As of January 24, 2019, NIH will no longer maintain its list of institutions ineligible to apply for R15 grants. Instead, for R15 applications submitted for due dates on or after February 25, 2019, institutions are responsible for determining their own eligibility. Institutions can determine eligibility using the NIH RePORT website. Continue reading
It depends on whether the FOAs are Program Announcements (PA, PAR, PAS or Parent) or Requests for Applications (RFA). Continue reading
Are you submitting a K application? Check out some new frequently asked questions (FAQs). Continue reading
It depends. Yes; if the ancillary study adds an additional prospectively assigned intervention to patients or a sub-population of patients within the larger clinical trial and all elements of the NIH clinical trial definition are met. No; if the ancillary study is only adding additional measures to an existing clinical trial. Continue reading
The Human Subjects and Clinical Trials Information form appears for all recipients with human subjects studies. However, those who submitted competing applications for due dates on or before January 25, 2018 only need to update inclusion data via the Human … Continue reading
No. Pre-prints are not included in the list of allowable post-submission materials, because they do not fall in the category of unanticipated events.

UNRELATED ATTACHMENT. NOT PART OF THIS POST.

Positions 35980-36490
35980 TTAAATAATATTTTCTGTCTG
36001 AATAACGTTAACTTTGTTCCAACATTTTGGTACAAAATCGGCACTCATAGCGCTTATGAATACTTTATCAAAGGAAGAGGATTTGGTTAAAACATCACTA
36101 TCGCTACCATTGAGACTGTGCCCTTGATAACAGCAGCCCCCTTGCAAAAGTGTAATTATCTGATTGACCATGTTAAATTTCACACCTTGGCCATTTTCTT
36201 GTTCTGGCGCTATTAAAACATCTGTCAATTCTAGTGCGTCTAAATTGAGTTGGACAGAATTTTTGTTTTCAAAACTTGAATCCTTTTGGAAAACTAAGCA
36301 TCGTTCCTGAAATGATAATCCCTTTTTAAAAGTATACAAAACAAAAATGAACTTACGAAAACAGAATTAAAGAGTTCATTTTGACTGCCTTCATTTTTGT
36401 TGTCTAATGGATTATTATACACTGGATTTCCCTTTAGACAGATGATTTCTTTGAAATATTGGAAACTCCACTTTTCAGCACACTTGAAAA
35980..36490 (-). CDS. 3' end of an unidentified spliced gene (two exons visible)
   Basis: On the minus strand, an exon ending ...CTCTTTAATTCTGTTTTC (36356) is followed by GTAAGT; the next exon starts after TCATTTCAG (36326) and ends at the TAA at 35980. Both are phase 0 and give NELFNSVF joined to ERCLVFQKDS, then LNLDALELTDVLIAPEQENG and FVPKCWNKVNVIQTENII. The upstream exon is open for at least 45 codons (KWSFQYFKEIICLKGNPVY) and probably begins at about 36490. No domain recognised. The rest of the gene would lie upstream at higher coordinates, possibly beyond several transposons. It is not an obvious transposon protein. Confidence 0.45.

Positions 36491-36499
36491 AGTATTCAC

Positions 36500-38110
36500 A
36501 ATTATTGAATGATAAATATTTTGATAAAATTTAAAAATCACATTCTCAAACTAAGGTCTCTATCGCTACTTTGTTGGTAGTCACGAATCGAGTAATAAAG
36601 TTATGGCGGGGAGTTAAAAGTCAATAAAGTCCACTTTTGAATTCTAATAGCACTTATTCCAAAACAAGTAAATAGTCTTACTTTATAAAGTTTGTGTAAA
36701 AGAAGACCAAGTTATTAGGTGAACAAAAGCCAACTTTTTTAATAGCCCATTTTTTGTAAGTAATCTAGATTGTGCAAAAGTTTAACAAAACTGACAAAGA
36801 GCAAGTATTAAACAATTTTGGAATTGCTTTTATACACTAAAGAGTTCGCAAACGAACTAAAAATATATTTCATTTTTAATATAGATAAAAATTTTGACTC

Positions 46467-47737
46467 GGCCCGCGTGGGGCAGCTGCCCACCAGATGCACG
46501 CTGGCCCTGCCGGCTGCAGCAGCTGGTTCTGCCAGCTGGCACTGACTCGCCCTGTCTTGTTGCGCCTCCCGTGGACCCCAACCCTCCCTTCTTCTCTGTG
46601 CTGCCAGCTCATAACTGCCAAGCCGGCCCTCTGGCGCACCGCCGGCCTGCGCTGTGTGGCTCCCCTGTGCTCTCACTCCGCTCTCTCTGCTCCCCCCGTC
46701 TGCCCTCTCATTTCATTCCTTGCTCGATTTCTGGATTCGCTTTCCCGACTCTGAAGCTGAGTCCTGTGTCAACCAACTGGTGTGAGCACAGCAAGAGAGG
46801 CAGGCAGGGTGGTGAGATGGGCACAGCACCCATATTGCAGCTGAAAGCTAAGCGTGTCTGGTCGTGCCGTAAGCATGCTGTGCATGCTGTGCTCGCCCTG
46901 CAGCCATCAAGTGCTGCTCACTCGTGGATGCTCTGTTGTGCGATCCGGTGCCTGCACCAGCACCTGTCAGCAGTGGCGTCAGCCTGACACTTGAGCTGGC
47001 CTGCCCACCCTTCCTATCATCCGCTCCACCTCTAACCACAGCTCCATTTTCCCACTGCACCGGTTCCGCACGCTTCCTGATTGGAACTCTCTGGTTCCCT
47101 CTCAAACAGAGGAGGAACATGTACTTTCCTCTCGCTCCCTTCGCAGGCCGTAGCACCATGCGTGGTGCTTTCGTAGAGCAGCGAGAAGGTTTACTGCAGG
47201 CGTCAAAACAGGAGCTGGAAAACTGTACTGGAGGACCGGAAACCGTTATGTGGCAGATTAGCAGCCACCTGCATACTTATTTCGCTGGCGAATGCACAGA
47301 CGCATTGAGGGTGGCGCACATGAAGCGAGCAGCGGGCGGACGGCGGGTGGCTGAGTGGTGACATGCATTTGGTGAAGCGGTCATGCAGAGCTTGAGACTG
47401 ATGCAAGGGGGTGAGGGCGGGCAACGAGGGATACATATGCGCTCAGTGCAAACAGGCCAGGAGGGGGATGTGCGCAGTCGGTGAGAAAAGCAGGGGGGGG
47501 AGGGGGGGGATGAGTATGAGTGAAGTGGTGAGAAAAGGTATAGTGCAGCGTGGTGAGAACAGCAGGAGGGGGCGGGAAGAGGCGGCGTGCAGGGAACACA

Post-submission materials are not intended to correct oversights or errors discovered after submission of the application, but rather …. Continue reading
Our application instructions provide guidance to submit a study record for each protocol. When in doubt, NIH supports lumping several aims or hypotheses into a single study record, to the extent that makes sense for your research.
Have other questions related to the new PHS Human Subject and Clinical Trial form or NIH clinical trial policies? Find more FAQs and their answers at grants.nih.gov. Continue reading
Like all NIH application forms, the new PHS Human Subjects and Clinical trials Information form is accessed through the submission method you are using. ASSIST, Workspace and all system-to-system solutions provide a way to access and complete the forms. …. Continue reading
The type of FOA you will need depends on whether you anticipate that your delayed onset human subject study will meet the definition of a clinical trial.
If it will, you will need to choose a funding opportunity that explicitly allows clinical trials (it will be designated ‘Clinical Trial Optional’ or ‘Clinical Trial Required’). Be sure to check the ‘Anticipated Clinical Trial’ box when completing your Delayed Onset Study record within the application.
If no clinical trial is involved, you will need to choose a funding opportunity designated as ‘Clinical Trial Optional’ or ‘Clinical Trial Not Allowed.’
When completing your application, follow the SF 424’s Delayed Onset Study instructions …. Continue reading
“Delayed Onset” generally means that human subjects research is anticipated within the period of award but definite plans for this involvement cannot be described in the application. It does not apply to a study that can be described but will not start immediately.
Have other questions about clinical trials? Visit …. Continue reading